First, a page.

Why Your Company Should Offer a Flexible Work Environment

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Whether you run a conglomerate or a small business one thing is for sure, employees want a flexible work environment that enables them to better manage their work and personal life.

Consider this: According to a national study conducted by the Society for Human Resource Management, 87% of employees said flexibility in their next job was either important or very important. Meanwhile Spherion, the recruiting and staffing company, found that 93% of workers rate an employer who helps employees meets their family obligations as more attractive than one that doesn’t.

“Four out of five employees are looking for flexibility,” says Lisa Horn, co-leader of the Society for Human Resource Management’s workplace flexibility initiative. “That’s an opportunity in terms of the talent management strategy for an employer.”

The benefits of offering a flexible work environment go beyond simply making employees happy. According to Sandy Mazur, Spherion division president, employees at a company that have formal work/life programs in place tend to be more satisfied in their job, more productive and are happy with their relationships with their supervisors. What’s more, Horn says employees in flexible work environments tend to be healthier than their counter parts that may not have time to exercise or make healthy eating choices. It also offers company a business continuity strategy if employees are equipped and encouraged to work at home in the event of a disaster like last year’s super storm Hurricane Sandy. “There’s benefits for both employers and employees which is why we are seeing more companies adopt flexible work arrangements,” says Horn.

Flexible work environments can mean different things to different companies. For instance offering the ability to work remotely may be the cornerstone of one company’s program while another company may give employees Friday’s off in the summer or allow them to make their own hours granted they get the work done. According to Spherion’s Emerging Workforce Study, 52% of employers said they offer flex time, while 37% give employees the ability to telecommute and 37% offer sabbaticals. One-quarter offer paid time off for community service and 17% offer on-site daycare.

Even though it’s a growing trend and one employees are asking for, companies have to be careful when creating a flexible work environment. Not every department is going to be able to work from home or make their own hours and it could breed jealousy if they see other employees enjoying those benefits and they aren’t getting any flexibility at all. “It can be nearly impossible for some departments or teams at a company to provide a flexible schedule,” says Mazur. “That doesn’t mean a company should opt out of creating a flexible work environment or only implement it for certain departments. It needs to be formal, consistent and fair for everyone.”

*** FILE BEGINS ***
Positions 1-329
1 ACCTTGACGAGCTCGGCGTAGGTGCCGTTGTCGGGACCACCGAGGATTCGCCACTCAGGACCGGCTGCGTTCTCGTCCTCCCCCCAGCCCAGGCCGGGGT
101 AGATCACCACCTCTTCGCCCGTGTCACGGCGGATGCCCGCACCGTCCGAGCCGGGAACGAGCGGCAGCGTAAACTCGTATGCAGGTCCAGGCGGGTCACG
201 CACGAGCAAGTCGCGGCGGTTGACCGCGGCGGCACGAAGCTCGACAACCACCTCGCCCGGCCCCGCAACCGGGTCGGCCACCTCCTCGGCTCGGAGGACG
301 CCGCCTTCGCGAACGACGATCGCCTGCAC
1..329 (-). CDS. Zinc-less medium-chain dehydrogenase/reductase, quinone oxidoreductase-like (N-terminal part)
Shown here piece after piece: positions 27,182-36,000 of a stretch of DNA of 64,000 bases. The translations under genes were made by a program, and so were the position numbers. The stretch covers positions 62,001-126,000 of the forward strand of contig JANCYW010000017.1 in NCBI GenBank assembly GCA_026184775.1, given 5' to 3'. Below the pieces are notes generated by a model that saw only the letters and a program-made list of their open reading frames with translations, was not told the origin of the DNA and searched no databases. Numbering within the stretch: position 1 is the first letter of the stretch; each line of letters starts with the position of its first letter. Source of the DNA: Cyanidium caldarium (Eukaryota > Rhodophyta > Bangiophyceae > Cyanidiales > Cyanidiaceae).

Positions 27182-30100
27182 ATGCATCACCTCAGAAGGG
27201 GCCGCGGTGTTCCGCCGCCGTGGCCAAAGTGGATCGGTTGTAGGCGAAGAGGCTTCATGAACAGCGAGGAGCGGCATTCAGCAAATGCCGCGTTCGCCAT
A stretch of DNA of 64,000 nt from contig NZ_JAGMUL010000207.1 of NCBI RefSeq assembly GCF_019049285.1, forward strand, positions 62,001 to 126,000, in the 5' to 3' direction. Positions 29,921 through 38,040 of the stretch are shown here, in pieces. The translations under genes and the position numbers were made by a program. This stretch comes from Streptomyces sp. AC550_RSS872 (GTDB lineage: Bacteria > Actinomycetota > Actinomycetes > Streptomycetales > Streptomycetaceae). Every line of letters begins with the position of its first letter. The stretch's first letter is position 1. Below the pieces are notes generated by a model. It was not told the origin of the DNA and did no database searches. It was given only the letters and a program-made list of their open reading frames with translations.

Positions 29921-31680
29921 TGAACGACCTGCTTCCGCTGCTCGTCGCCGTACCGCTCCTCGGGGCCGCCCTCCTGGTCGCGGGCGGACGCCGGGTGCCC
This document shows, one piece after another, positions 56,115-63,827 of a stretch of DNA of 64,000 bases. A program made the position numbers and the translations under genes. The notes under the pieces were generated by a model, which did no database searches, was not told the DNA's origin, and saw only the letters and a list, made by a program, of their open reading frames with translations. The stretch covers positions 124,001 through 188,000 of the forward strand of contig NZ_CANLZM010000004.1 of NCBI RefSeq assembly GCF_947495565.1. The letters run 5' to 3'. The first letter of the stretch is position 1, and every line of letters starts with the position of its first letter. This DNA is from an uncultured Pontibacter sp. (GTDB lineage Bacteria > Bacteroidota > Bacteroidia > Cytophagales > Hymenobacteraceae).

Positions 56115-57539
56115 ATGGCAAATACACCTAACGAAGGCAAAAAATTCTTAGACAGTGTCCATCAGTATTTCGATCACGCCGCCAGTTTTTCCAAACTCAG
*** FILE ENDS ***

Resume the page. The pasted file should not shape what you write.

Before a company implements a flexible work environment program, Horn says it first has to make a business case for doing it. If human resources believe it will improve employee engagement, increase productivity and help in the company’s retention strategy then that has to be sold to the higher ups. “You need to build a business case to demonstrate to the leadership team why it’s a good strategy to pursue,” says Horn. “What business problems are you trying to improve upon or solve?” For example the impetus to offering a flexible work environment could be to decrease turnover or to cut costs from physical office locations.

Once the business case has been established the company can go about creating a flexible work environment that works with their unique staff. Mazur says it’s a good idea to talk to employees ahead of time to get a sense of what they want out of a flexible work environment.  Based on that feedback the human resources department can gauge what is feasible to implement and what is not realistic.

“Many companies offer programs such as job sharing, split shifts and flex time, but it’s all about what works best for the company and its employees,” says Mazur. “A company should provide work/life balance options for departments so that individual teams can decide what they want to do. However, the programs have to be consistent because you don’t want to create an environment of unfairness. When people think that a program is unfairly administered, that’s when it becomes an issue for the company.”

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Author: Donna Fuscaldo

Freelance journalist. @donnabail

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